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updated: 4/29/2013 6:34 AM

Exploring Mr. Ed's car cache

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  • Ed Schoenthaler is proud of his vast car collection.

      Ed Schoenthaler is proud of his vast car collection.
    Courtesy of Prestige MotorCar Photography

  • Ed and Judy Schoenthaler, Car Collection, Oak Brook Eclectic collection that includes the best from the likes of Auburn, Packard, Rolls-Royce, Bentley and Delahaye

      Ed and Judy Schoenthaler, Car Collection, Oak Brook Eclectic collection that includes the best from the likes of Auburn, Packard, Rolls-Royce, Bentley and Delahaye

  • The space's mural was done by local artist Kevin W. Hay of Villa Park.

      The space's mural was done by local artist Kevin W. Hay of Villa Park.

  • An example of the rarity found in the collection is this 1938 Horch 853 Phaeton, one of three made for the German Luftwaffe, and the only one known to survive World War II.

      An example of the rarity found in the collection is this 1938 Horch 853 Phaeton, one of three made for the German Luftwaffe, and the only one known to survive World War II.

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  • Collection now encompasses 40 cars

      Collection now encompasses 40 cars

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By Matthew Avery
Special to the Daily Herald

If you were in the market to go fast during the 1960s, help came in the form of Mr. Ed.

Not to be confused with the popular equine, Ed Schoenthaler was a top-selling salesman who dealt strictly in V-8 horsepower. He worked at Brigance Chevrolet in Oak Park from 1965 to 1970.

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"The nickname came from a long last name that was hard to pronounce," the Oak Brook resident said. "I was very fortunate to get started during the glory days of muscle cars."

Schoenthaler sold truckloads of Chevy's high-performance offerings, including COPO and Z28 Camaros, 396 Chevelles and Novas, Yenko Novas and L88 Corvettes. His thorough knowledge of the products and passion for the industry quickly launched his career.

After a stint in management, he made the transition in 1977 to become a Ford dealer and later owned several other brand's dealerships. He retired from the business in 2009 but his four-wheeled passion didn't subside.

After being around so much cool iron for all those years, it's only natural that Ed and his wife, Judy, would accumulate a few prestigious pieces for their own. "We kept adding cars to our collection and storage space was becoming a serious issue," Schoenthaler said.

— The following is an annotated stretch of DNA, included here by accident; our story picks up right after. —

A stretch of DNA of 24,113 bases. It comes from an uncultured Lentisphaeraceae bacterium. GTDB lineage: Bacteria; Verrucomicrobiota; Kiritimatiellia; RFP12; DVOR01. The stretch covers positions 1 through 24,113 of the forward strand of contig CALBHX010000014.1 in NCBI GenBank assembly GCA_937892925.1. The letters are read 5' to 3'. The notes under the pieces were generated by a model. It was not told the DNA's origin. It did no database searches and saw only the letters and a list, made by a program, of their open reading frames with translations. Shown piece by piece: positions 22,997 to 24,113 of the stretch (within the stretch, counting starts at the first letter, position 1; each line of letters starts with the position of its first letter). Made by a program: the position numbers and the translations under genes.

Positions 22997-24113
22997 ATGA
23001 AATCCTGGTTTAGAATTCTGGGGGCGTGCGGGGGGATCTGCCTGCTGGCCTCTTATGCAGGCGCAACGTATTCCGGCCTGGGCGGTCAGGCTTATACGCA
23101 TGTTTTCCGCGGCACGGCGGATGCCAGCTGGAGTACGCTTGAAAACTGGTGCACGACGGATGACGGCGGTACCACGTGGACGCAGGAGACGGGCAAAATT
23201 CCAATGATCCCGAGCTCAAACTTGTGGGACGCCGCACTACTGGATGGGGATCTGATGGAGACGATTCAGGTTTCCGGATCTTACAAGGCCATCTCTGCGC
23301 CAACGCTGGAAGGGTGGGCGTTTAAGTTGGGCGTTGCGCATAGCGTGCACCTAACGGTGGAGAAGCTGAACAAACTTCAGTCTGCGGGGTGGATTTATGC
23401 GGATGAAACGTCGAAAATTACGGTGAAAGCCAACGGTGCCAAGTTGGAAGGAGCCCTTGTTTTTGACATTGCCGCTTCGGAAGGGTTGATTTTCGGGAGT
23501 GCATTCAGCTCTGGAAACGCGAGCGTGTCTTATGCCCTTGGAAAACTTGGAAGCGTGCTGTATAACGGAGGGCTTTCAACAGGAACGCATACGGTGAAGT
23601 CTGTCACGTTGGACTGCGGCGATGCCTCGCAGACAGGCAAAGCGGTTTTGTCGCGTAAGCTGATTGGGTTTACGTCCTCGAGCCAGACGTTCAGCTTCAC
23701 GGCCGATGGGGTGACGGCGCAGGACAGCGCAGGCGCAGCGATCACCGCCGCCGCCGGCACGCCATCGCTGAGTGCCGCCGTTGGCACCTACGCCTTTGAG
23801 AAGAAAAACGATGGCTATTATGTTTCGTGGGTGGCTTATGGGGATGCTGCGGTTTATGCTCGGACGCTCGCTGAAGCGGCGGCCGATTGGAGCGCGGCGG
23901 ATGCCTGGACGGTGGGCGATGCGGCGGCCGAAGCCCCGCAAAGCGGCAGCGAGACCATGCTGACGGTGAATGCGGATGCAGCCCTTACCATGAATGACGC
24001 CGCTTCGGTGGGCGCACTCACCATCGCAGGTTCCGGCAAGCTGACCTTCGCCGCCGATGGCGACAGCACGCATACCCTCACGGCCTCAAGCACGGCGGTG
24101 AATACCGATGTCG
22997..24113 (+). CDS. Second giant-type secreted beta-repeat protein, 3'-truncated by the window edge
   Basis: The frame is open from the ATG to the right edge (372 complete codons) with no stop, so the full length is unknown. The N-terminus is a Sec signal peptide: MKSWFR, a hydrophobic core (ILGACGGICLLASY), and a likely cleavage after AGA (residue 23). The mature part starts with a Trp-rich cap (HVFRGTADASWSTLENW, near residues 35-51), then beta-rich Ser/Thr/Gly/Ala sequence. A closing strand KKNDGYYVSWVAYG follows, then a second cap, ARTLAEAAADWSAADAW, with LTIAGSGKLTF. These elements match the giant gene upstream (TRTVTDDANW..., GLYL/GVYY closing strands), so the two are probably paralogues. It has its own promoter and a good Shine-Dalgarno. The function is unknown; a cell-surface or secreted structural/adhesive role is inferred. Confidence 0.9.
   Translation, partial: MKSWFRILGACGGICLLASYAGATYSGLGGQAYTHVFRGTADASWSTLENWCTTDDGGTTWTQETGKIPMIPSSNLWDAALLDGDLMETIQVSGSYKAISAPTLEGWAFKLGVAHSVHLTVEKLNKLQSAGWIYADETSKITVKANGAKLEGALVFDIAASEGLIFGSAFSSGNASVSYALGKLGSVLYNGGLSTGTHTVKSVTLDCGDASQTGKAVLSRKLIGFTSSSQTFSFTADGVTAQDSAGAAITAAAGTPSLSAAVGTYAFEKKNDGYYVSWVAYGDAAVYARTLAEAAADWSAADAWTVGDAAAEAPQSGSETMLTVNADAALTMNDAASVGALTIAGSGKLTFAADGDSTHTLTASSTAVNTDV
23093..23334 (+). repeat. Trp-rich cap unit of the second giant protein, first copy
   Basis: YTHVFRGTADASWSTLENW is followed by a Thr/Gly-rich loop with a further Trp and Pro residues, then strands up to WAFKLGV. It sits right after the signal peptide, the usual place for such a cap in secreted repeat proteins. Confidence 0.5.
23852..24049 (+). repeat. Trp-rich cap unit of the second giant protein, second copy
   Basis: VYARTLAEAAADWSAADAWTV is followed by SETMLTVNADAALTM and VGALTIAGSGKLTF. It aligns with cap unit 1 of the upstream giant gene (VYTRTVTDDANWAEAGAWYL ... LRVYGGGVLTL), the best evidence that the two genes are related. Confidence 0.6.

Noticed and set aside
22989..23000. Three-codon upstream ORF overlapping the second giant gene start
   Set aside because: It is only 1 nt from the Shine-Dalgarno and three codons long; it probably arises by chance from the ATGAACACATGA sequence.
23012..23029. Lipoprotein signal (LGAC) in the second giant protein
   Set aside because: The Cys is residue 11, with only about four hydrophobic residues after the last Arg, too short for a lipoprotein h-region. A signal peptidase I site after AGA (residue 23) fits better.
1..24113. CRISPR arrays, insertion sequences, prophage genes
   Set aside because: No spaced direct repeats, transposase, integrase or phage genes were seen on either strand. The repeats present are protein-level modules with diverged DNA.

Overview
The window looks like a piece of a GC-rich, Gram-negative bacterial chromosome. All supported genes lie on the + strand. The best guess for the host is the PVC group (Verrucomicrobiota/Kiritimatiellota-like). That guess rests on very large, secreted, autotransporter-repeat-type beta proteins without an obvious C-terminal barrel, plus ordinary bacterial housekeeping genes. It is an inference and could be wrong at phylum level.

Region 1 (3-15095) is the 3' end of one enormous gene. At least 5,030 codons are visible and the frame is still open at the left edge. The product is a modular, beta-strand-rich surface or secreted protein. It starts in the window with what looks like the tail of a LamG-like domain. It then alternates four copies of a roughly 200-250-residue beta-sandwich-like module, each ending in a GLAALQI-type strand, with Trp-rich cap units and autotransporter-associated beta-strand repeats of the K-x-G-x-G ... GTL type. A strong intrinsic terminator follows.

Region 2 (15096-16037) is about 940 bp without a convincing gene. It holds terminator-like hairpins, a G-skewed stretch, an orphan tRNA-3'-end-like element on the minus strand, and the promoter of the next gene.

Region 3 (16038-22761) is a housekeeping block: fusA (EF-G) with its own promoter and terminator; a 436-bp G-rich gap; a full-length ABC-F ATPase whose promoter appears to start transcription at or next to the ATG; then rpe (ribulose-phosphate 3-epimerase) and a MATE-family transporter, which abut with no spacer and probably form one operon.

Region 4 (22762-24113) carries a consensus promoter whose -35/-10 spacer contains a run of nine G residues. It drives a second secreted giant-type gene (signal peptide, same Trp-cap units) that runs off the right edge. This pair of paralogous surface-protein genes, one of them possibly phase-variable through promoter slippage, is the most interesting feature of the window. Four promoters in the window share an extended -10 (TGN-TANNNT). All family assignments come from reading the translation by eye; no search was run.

In November 2002 they settled on a warehouse setting for their future garage mahal. They acquired an 11,000-square-foot facility close to their home and one equipped with high ceilings.

The Schoenthalers installed triple catch basins for proper draining of fluids and sealed the concrete floors to make them impervious to any type of gasoline. Proper lighting was mounted to best show off their toys. Plain walls suffice for most enthusiasts but the couple saw theirs quite literally as a large blank canvas.

"We wanted a gigantic painted mural to serve as a proper backdrop for the vehicles. Something that would really immerse the viewer into the past," he said.

They hired local artist Kevin Hay to create a 1930s Chicago scene along the two-story walls. What started off as a five-week project quickly turned into a four-month undertaking, but the wait was well worth it.

"He did a beautiful job, inserting a lot of fun humor with some of the characters and places. You have to look carefully to discover them all," Schoenthaler said.

With the infrastructure complete, Ed and Judy wasted no time in parking their pedigreed vehicles inside. His background may be the great cruisers from the 1960s but Ed's dream machines are from an even earlier time. "During my sales days I got to play and work with the contemporary high-performance cars. But even then my passion was for prewar classics."

Strolling around the impressive, museum-like space, you'll find such pristine rolling rarities as a 1938 Horch Parade Phaeton, industrial designer Brook Stevens' personal 1929 Cord Speedster and a 1919 Daytona Speedster prototype. Most autos in their collection have been shown at prestigious events and Concours d'Elegances around the country and continue to bring home trophies.

Ed and Judy have shown their cars at events in Pebble Beach and Amelia Island, Fla.; Hilton Head, S.C.; the Concours d'Elegance of America near Detroit; and the Glenmoor Gathering near Canton, Ohio.

When the couple, or lucky spectators, have their fill of gazing through the car gallery, the Schoenthalers have several interior rooms jammed with even more dazzling treats. One showcases auto related artwork, tin toys, hood ornaments, awards and other motoring memorabilia, while another houses an elaborate model train layout.

"I love all the things that I loved when I was a kid. As a small boy I had a Lionel layout so that was a must-have," Schoenthaler said.

His overwhelming grown-up layout features several train lines, lifting hot air balloons and an amusement park with functioning roller coaster.

"We love the cars and drive all of them. Despite many being national show winners, we'll hop in and take them out for outings like breakfast dates and Saturday morning cruises. Using them is an important part of collecting."

Despite their garage being museum quality, they do make it available for others to enjoy. Several times a year they extend invitations to area car clubs, charities and enthusiasts.

"We are eager to share our hobby and pass on the passion for the old vehicles."

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